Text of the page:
Most people assume vegans love animals.
But a handful of vegan companies and their funders actually support policies – like expanded child tax credits – that subtlety push women to have more children. That’s surprising, because these policies push unsustainable growth that is the greatest source of animal suffering and death.
Few people born today will ever be vegan. So one cannot effectively protect animals, from all those meat eaters and habitat killers for example, without reforming family policy too.
These companies and their funders are doing so because it ensures cheap labor and lots of consumers for their products. Moves like this also create political space for things like abortion bans.
Their hypocrisy does more than hurt animals directly, ensuring the growth of factory farming. It’s the biggest driver of the climate crisis.
These companies knowingly undo claimed progress with outdated family policies that disempower most people in order to – per one Nobel laureate – grow economies that benefit a few at cost to freedom and democracy. And even when shown the undoing, many companies and funders have continued on course.
These pro-growth policies reflect a total absence of investment in families and children, ensuring many children are tortured to death by their own parents, more and more animals are subjected to suffering and death, other species are wiped out, the gap between rich and poor widens, and each person has less of a say in their political systems.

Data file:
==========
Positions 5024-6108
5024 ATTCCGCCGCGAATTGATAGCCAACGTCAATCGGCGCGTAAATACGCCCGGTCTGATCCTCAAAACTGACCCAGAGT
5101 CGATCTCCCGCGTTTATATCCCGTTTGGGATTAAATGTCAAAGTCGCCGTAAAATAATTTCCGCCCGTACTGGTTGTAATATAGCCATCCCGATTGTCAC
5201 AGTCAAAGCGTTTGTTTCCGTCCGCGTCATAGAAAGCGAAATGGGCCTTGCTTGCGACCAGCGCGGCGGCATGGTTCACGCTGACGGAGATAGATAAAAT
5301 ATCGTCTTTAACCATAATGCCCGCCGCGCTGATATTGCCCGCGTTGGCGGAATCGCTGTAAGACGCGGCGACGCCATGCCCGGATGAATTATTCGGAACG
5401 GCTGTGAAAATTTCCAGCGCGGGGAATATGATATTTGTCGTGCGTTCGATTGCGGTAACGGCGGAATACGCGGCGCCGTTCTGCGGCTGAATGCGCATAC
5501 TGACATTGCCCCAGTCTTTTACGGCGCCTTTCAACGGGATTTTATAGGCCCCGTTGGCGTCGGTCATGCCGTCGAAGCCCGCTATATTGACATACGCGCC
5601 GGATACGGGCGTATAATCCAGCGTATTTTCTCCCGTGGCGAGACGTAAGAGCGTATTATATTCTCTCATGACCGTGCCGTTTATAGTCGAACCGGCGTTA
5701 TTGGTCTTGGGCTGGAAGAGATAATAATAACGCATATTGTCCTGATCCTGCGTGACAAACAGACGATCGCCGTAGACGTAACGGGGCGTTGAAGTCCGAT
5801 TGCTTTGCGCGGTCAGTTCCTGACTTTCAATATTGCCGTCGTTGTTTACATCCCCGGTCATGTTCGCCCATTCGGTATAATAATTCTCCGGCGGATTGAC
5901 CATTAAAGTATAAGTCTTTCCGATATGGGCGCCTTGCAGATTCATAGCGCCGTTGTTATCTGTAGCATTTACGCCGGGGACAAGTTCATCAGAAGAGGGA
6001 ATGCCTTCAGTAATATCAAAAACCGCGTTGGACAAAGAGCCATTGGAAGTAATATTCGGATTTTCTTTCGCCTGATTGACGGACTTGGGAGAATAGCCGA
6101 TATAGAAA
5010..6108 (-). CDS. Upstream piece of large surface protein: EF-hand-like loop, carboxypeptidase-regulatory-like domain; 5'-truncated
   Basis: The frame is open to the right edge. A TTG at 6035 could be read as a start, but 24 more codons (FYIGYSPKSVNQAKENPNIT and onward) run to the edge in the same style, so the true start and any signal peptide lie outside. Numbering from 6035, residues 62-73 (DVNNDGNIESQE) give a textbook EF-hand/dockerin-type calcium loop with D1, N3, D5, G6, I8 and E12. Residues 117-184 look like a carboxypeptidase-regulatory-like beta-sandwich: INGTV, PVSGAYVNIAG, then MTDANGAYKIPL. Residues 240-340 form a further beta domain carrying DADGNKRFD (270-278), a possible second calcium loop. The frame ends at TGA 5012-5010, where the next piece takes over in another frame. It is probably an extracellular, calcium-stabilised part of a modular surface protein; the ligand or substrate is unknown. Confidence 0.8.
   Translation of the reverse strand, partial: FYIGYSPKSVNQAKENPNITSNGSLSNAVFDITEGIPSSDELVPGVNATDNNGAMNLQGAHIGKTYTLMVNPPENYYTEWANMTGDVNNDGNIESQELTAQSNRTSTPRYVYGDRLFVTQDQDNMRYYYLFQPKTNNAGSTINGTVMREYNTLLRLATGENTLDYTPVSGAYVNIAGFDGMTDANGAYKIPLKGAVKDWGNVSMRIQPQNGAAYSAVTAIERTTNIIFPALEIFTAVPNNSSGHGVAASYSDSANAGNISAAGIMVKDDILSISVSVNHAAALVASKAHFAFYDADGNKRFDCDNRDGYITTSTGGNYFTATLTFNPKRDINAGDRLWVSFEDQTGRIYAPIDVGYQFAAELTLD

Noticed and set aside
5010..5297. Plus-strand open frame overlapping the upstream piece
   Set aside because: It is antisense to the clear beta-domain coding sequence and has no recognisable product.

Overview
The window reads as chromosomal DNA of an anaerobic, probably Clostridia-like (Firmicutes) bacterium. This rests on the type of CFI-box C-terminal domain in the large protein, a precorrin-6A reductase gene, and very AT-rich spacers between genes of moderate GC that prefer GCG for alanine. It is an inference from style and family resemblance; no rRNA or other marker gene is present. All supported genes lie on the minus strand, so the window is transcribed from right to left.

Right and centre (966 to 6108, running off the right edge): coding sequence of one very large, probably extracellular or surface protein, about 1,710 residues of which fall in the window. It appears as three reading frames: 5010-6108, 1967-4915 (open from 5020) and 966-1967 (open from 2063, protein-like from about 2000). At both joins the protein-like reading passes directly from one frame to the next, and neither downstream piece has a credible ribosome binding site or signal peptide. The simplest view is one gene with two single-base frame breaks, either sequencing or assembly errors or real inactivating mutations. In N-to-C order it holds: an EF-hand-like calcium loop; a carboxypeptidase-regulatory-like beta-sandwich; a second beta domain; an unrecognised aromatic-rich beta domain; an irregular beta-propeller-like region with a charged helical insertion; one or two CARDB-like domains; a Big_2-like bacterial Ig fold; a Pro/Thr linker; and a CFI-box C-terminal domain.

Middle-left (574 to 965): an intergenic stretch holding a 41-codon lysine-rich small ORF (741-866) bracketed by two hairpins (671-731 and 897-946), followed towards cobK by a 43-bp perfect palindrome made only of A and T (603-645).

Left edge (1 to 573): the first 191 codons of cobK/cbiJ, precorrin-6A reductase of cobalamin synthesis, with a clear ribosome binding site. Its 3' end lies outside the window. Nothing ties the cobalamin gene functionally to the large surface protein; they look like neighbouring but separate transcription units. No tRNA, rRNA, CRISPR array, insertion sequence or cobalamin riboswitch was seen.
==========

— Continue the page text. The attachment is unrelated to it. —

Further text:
TAKE ACTION: If you want to actually help animals, ask any company appearing to benefit animals to disclose their family policies, including how they are protecting women’s right to terminate their pregnancies and whether they have employment policies that avoid wealthy employees passing massive privilege to their children.
If companies or funders cite falling fertility rates as a reason not to make changes, then urge them to be consistent and support policies that actually promote – rather than stymie – the transition.
Family policies should be based on fairness, not unsustainable growth that expands the gap between rich and poor.